Before British coverage of the American debate on gun control goes any further, I have to hope the BBC and a lot of other Anglo-Saxons who really ought to be better informed try to find out what they are talking about. The chatter started up again last week after President Obama’s State of the Union address.
I don’t mean the ignorance here of the origin of the right to keep and bear arms protected by the Second Amendment to the US Constitution, thought there is that, too. The amendment was not an invention of James Madison, the principle author of first ten amendments, known as the Bill of Rights. In the Second Amendment, Madison was simply affirming the right to bear arms which the people of the 13 States had inherited from English law. Any educated American shooter will point to English documents from the 1328 Statute of Northampton to Coke’s Institutes of the Laws of England to prove it.
In fact, in protecting the right to keep and bear arms – something the British abandoned only in the 20th century – the Americans are now more English than the English.
But what really makes me cringe when I listen to anyone here talking about ‘America’s gun culture’ is their shocked talk about ‘assault weapons.’ Ever asked one of these people just what he means when he talks about an ‘assault weapon?’ I think the average British answer to that one would be: ‘Um, er.’
So here it is. The technical definition of an assault weapon is ‘any rifle, pistol, or shotgun that anti-gunners want to ban and that looks ugly and scary.’ Really. It’s true. The anti-gunners, and the unthinking British who echo them, just throw anything they want into that definition.
I have that from Dan Peterson, a writer and firearms lawyer practising in Northern Virginia. (In case you don’t know the significance of Northern Virginia, it is as close to Washington DC as you can get without actually having to leave the better governance of the South.)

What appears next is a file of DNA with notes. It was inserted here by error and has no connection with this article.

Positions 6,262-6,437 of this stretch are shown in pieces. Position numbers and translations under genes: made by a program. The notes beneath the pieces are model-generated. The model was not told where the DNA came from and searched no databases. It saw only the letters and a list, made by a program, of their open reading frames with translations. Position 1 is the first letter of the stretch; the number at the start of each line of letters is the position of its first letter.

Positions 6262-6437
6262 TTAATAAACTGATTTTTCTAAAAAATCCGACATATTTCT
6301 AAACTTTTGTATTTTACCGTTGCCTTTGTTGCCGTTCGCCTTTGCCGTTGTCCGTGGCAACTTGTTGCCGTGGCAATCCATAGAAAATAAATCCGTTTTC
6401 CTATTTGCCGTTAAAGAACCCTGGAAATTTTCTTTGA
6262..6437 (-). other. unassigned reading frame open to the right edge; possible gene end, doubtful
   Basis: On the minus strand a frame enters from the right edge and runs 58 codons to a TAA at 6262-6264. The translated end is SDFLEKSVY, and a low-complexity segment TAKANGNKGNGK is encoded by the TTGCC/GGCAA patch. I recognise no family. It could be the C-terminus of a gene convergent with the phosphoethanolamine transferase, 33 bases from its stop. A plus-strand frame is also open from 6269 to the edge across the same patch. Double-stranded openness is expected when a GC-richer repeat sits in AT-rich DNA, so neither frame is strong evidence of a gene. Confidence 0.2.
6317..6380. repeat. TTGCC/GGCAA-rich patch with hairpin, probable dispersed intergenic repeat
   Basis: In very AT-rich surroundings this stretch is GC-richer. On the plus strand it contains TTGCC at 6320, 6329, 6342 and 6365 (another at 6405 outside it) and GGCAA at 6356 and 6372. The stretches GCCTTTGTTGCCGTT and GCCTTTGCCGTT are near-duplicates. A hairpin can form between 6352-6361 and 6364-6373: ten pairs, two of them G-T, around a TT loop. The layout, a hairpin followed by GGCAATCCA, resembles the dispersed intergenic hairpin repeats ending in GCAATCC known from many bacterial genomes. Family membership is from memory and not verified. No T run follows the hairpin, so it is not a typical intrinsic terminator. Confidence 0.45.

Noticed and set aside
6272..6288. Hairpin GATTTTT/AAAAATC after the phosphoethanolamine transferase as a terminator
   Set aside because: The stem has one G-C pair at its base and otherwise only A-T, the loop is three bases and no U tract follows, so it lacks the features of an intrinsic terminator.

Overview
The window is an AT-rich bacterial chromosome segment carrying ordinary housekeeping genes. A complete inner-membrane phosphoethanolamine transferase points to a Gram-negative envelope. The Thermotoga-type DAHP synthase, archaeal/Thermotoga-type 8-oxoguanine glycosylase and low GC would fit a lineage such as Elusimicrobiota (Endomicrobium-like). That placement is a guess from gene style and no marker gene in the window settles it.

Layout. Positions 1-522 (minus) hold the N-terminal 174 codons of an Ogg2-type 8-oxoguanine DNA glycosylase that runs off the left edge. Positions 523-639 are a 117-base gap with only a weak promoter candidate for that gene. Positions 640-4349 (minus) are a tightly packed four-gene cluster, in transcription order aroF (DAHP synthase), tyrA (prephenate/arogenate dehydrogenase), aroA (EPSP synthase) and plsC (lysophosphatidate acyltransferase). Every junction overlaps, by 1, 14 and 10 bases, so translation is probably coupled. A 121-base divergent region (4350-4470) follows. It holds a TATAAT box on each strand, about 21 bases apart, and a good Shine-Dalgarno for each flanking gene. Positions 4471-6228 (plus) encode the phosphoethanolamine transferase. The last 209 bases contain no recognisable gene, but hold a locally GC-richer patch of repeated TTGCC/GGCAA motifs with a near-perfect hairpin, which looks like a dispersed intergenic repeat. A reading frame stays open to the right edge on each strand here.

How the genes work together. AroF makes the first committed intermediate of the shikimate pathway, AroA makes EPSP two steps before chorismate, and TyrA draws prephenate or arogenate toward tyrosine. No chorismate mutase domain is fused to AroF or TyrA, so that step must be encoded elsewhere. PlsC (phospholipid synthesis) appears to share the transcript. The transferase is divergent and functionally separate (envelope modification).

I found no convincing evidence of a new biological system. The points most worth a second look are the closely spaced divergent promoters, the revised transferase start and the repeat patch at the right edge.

I asked Peterson to follow up on his definition of an ‘assault weapon.’ So here’s more. You can cut-out and keep: ‘An “assault rifle” is a fully automatic rifle that can be carried and fired by one man, that uses rifle cartridges (as opposed to submachine guns, which use pistol cartridges), and that is used in warfare as an infantry weapon. Examples include the American M4 (successor to the M-16) and Soviet AK series.’
The technical definition of an ‘assault weapon’ is as above: ‘ugly and scary.’
According to Peterson, the anti-gunners who want to ban so-called assault weapons ‘usually begin by listing, often inaccurately, a list of manufacturers or models. Sometimes they say that any type of weapon made by a particular manufacturer, no matter what its characteristics, is automatically an ‘assault weapon.’ They include, as I said, pistols, shotguns, and rifles. They generally must be semi-automatic (one shot per trigger pull).”
‘Then there is often a list of characteristics, and if the gun has two of these characteristics, or even one, it is considered to be an “assault weapon.” These include things like detachable magazines, protruding pistol grips, flash suppressors, bayonet lugs, and folding or telescoping stocks. Note that none of these characteristics affects the firing of the firearm, but may contribute to a “military” appearance. “Assault weapons” often look like military “assault rifles” and may share some parts, but not all.’
‘Finally, the one characteristic that “assault weapons” have is that no army of any nation on earth has ever issued them as their combat weapon. Reason? They are all semi-automatic, not fully automatic or selective fire. Certain American jurisdictions ban “assault weapons” on grounds that they are “weapons of war” when in fact they are not used for warfare by any country.’
‘”Assault rifle,” in short, has a meaning, but none of the weapons being talked about in connection with American shootings or legislation is an assault rifle, properly speaking. Assault rifles are highly restricted and registered – they are classed as machine guns, and have never been used in any of these mass shootings, or in nearly any other crimes.’
‘”Assault weapon” is a political term of abuse, designed to scare the ignorant, and to stampede legislators, judges, and the public.’
More Spectator for less. Stay informed leading up to the EU referendum and in the aftermath. Subscribe and receive 15 issues delivered for just £15, with full web and app access. Join us.